Wonderland is a chilling and captivating horror tale that follows the point of view perspective of Orla, a former formidable ballet dancer who never quite reached the lofty heights of stardom. After her retirement, Orla and her family choose to move away from their city home, relocating to a lovely new rural dwelling right in the middle of the woods. Orla has been the breadwinner for the family over many years, and now it’s her husband Shaw’s time to shine, with the move to the wilderness hopefully inspiring his artistic talents. He paints “surreal versions of things he’s photographed” and is smitten with their new farmhouse and their steps into nature, almost like something has been drawing him here. Making up the family unit with Orla and Shaw is their inquisitive and insightful nine-year-old daughter Eleanor Queen, and her younger brother Tycho who has a stuffed toy moose that he adores.
“As much as she’d tried to fully embrace the move – for her children’s sake, and because Shaw wanted it so very badly – a fear shadowed her that her urban family wasn’t suited to the wilds of nowhere.”
The four members of the Bennett family are the only characters in this novel. Interestingly, two of the characters are sensitive and in tune with nature, somehow able to link with the elements, spirits, or whatever otherworldly entity they soon realise surrounds their new property. The younger Tycho is heartwarmingly innocent and is always into something. I couldn’t stop myself smiling when he wanted to create a snow dragon. Then there is our narrator, who is often the only one who seems to be making logical and rational choices even when getting distressed and upset with the uncertainties and the “what on earth is going on”-ness of their situation. As readers, at certain times in Wonderland, we’re uncertain of Orla’s reliability and if events are only going on in her mind.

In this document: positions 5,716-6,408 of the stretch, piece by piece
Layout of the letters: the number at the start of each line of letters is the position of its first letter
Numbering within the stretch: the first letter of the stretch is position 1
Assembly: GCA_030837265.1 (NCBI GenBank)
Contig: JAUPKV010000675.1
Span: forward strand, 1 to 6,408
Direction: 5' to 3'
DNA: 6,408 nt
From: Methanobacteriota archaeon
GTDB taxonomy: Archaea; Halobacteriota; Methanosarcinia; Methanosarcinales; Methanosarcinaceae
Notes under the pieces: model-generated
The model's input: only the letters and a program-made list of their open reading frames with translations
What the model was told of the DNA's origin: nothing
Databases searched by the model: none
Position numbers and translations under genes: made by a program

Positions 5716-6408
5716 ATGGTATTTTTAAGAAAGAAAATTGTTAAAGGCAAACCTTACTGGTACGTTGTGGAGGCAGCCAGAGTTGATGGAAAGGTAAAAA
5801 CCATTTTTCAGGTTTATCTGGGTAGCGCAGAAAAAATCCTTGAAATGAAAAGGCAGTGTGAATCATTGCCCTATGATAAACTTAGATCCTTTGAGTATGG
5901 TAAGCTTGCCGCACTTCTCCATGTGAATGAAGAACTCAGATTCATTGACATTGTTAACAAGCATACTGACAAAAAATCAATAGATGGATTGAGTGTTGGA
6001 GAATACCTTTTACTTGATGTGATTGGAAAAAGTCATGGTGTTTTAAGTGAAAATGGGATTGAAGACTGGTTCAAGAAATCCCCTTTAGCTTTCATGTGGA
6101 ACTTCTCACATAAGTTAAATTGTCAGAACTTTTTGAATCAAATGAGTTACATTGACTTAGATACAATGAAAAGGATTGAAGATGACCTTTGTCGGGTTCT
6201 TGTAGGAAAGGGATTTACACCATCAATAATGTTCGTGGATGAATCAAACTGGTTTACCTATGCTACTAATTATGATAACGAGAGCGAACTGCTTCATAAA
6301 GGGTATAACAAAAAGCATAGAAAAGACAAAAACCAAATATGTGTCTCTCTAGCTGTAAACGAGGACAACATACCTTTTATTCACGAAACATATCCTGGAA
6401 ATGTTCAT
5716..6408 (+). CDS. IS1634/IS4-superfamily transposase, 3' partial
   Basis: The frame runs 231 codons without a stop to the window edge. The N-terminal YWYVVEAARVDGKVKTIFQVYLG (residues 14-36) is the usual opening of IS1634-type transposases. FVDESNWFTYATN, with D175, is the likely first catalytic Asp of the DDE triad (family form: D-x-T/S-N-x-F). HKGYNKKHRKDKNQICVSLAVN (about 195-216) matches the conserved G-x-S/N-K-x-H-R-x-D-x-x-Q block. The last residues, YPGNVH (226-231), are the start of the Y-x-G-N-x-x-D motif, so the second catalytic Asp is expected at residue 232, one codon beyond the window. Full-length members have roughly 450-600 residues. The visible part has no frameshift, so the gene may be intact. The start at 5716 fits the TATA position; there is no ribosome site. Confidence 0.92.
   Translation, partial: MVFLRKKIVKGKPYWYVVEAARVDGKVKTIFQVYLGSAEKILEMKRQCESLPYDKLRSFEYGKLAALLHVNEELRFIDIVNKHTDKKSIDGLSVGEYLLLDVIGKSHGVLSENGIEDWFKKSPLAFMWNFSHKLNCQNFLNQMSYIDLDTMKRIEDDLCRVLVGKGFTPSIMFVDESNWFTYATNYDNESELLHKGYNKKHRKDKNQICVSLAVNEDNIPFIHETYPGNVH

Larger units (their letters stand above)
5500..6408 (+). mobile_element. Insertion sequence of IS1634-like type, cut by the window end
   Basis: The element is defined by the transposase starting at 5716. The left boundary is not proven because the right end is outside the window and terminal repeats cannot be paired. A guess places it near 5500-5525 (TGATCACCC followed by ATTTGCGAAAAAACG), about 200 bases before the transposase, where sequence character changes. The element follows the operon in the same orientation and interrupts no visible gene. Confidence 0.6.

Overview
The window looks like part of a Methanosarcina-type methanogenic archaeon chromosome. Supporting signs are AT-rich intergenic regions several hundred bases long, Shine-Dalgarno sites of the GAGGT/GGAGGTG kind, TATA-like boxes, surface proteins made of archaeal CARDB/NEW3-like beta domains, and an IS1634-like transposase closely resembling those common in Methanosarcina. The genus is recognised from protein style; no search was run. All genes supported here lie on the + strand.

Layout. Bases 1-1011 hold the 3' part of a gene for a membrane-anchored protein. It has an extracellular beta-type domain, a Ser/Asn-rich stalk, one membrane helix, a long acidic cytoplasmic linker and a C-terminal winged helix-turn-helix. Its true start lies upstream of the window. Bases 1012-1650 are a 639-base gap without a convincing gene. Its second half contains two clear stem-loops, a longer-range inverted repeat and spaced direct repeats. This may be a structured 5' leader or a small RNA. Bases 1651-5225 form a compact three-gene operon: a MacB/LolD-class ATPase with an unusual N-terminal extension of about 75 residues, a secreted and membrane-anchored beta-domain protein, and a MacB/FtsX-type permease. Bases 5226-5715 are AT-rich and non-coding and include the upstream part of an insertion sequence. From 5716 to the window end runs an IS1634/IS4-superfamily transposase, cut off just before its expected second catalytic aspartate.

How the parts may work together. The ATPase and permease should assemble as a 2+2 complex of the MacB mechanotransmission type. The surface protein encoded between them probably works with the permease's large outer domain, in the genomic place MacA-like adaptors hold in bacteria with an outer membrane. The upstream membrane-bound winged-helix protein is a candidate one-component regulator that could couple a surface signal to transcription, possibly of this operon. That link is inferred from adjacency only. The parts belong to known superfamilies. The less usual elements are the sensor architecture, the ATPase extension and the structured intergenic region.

The novel features dark and magical surroundings. The house, the woods, the weather, peculiar animals, and the trees (which I pictured as extremely skeletal) share a lot of page time with the family and they’re all bizarre and intriguing in their own ways. Stage has an excellent and perhaps twisted imagination and this novel features supurb imagery throughout. There is one element in horror stories that is always a winner for me and that is featuring trees that seem to move, or have their own agenda, so that’s a plus for Wonderland’s final score.
I will be honest, some segments of Wonderland dragged and it was sometimes repetitive. Although this did add a sense of foreboding and trepidation, Orla searching for a family member in the house or the surrounding woods seemed to happen quite frequently and became a bit grating.
To summarise, Wonderland is a beautifully written, suspenseful, and often surprising novel that whisked me away from reality with its engrossing, magical qualities. Although I may be rating harshly, only scoring this a 7/10, I have a lot of respect for its uniqueness and wonderful imagery. It all wraps up neatly and in a rewarding fashion for readers who’ve been on this often uncomfortable journey of dread and desperation with Orla.